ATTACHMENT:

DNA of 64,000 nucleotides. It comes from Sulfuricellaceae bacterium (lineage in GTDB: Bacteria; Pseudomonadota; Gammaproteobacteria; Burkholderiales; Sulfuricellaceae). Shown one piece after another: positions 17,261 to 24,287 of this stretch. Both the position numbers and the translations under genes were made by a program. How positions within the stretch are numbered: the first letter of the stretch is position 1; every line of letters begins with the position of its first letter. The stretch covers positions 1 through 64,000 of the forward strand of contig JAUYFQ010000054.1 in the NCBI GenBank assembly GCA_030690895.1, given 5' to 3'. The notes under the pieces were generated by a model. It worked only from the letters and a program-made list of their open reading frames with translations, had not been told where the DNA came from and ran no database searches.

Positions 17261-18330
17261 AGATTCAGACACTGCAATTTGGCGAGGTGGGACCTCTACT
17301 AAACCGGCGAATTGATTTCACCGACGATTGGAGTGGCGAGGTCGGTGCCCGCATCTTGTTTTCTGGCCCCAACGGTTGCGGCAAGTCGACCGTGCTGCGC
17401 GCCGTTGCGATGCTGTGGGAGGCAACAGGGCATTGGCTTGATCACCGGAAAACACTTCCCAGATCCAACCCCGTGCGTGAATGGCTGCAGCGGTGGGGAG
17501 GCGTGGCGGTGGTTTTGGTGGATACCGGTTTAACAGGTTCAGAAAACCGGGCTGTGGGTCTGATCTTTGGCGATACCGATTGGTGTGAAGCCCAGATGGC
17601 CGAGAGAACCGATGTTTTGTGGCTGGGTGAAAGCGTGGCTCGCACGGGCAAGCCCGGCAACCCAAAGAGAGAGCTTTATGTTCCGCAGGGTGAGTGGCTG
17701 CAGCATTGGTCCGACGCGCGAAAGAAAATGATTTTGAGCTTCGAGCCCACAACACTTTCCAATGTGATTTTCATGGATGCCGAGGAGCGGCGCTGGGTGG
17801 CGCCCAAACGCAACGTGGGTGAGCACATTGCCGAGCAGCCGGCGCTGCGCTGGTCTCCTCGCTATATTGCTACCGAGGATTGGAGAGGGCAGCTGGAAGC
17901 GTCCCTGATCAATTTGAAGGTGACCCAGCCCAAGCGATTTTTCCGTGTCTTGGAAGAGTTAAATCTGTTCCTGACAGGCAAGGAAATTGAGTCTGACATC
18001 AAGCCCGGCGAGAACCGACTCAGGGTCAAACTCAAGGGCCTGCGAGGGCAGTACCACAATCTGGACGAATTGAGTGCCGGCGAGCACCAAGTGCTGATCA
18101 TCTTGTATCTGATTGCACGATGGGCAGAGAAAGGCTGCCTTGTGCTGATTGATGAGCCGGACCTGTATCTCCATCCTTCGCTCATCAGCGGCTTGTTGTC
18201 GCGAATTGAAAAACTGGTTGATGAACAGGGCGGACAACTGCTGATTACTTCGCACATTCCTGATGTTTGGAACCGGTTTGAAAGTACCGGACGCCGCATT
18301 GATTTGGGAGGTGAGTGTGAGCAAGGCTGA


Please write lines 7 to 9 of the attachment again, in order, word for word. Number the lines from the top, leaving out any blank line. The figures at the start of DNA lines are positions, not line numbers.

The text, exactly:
17601 CGAGAGAACCGATGTTTTGTGGCTGGGTGAAAGCGTGGCTCGCACGGGCAAGCCCGGCAACCCAAAGAGAGAGCTTTATGTTCCGCAGGGTGAGTGGCTG
17701 CAGCATTGGTCCGACGCGCGAAAGAAAATGATTTTGAGCTTCGAGCCCACAACACTTTCCAATGTGATTTTCATGGATGCCGAGGAGCGGCGCTGGGTGG
17801 CGCCCAAACGCAACGTGGGTGAGCACATTGCCGAGCAGCCGGCGCTGCGCTGGTCTCCTCGCTATATTGCTACCGAGGATTGGAGAGGGCAGCTGGAAGC